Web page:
The Suggester module is the method that looks the most promising:

This solution has its own separate index which you can automatically build on every commit. Using collation you can have multi-term suggestions. Furthermore, it is possible to use a custom dictionary instead of the index content, which makes the current solution even more flexible.

I like to think of multi-term suggestions as tuneable query expansions that return materials on a subject more precisely than the original query.

The custom dictionary has even more potential:

When a file-based dictionary is used (non-empty sourceLocation parameter above) then it’s expected to be a plain text file in UTF-8 encoding. Blank lines and lines that start with a ‘#’ are ignored. The remaining lines must consist of either a string without literal TAB (\u0007) character, or a string and a TAB separated floating-point weight. (

The custom dictionary can contain single terms or phrases.

Hmmm, a custom dictionary:

  1. Is easy to author
  2. Contains words and phrases
  3. Is an editorial artifact
  4. Not limited to a single Solr installation
  5. Could be domain specific
  6. Assists in returning more, not less precise results

The handling of the more precise results is up to your imagination.

Lucene-3759: Support joining in a distributed environment

Thursday, February 9th, 2012

Support joining in a distributed environment.

From the description:

Add two more methods in JoinUtil to support joining in a distributed manner.

  • Method to retrieve all from values.
  • Method to create a TermsQuery based on a set of from terms.

With these two methods distributed joining can be supported following these steps:

  1. Retrieve from values from each shard
  2. Merge the retrieved from values.
  3. Create a TermsQuery based on the merged from terms and send this query to all shards.

Topic maps that have been split into shards could have values that would trigger merging if present in a single shard.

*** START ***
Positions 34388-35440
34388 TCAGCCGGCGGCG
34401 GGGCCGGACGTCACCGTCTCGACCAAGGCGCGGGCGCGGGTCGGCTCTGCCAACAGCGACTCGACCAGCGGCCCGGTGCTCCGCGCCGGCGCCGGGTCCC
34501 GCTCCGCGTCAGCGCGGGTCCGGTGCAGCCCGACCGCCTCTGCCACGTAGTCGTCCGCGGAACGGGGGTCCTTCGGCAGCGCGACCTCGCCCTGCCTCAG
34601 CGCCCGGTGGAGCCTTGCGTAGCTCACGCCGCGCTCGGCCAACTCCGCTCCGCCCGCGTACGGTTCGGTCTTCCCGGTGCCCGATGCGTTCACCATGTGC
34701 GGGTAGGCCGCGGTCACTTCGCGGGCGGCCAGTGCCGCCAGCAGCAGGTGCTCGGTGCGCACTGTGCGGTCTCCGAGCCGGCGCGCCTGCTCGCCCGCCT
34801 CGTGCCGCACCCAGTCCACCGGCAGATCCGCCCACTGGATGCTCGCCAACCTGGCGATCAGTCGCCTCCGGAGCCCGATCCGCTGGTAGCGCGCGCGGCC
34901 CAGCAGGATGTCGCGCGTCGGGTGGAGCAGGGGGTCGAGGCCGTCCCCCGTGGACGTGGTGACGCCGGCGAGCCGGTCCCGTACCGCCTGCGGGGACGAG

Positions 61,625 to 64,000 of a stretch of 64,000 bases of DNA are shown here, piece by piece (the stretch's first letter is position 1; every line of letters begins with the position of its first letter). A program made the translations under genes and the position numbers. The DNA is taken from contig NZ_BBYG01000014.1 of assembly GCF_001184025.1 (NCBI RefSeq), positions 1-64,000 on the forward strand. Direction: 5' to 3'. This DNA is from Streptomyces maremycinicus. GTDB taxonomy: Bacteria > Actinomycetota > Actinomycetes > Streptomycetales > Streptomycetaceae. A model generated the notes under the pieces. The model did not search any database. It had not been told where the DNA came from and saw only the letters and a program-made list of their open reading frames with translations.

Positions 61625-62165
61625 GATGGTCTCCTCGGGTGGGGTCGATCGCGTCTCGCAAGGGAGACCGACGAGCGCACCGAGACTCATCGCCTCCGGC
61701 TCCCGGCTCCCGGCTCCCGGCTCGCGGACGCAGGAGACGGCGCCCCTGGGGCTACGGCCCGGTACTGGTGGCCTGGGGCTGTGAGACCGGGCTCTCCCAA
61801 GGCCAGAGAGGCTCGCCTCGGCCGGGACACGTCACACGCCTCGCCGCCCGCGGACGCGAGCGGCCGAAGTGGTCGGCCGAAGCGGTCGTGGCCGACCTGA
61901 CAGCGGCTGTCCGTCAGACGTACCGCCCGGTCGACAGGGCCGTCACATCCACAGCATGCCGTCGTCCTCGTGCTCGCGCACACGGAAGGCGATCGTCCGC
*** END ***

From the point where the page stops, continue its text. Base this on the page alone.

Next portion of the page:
This appears to be a way to address that issue.

Time spent with Lucene is time well spent.

Query processing in distributed, taxonomy-based information sources

Tuesday, September 13th, 2011

Query processing in distributed, taxonomy-based information sources by Carlo Meghini, Yannis Tzitzikas, Veronica Coltella, and Anastasia Analyti.


We address the problem of answering queries over a distributed information system, storing objects indexed by terms organized in a taxonomy. The taxonomy consists of subsumption relationships between negation-free DNF formulas on terms and negation-free conjunctions of terms. In the first part of the paper, we consider the centralized case, deriving a hypergraph-based algorithm that is efficient in data complexity. In the second part of the paper, we consider the distributed case, presenting alternative ways implementing the centralized algorithm. These ways descend from two basic criteria: direct vs. query re-writing evaluation, and centralized vs. distributed data or taxonomy allocation. Combinations of these criteria allow to cover a wide spectrum of architectures, ranging from client-server to peer-to-peer. We evaluate the performance of the various architectures by simulation on a network with O(10^4) nodes, and derive final results. An extensive review of the relevant literature is finally included.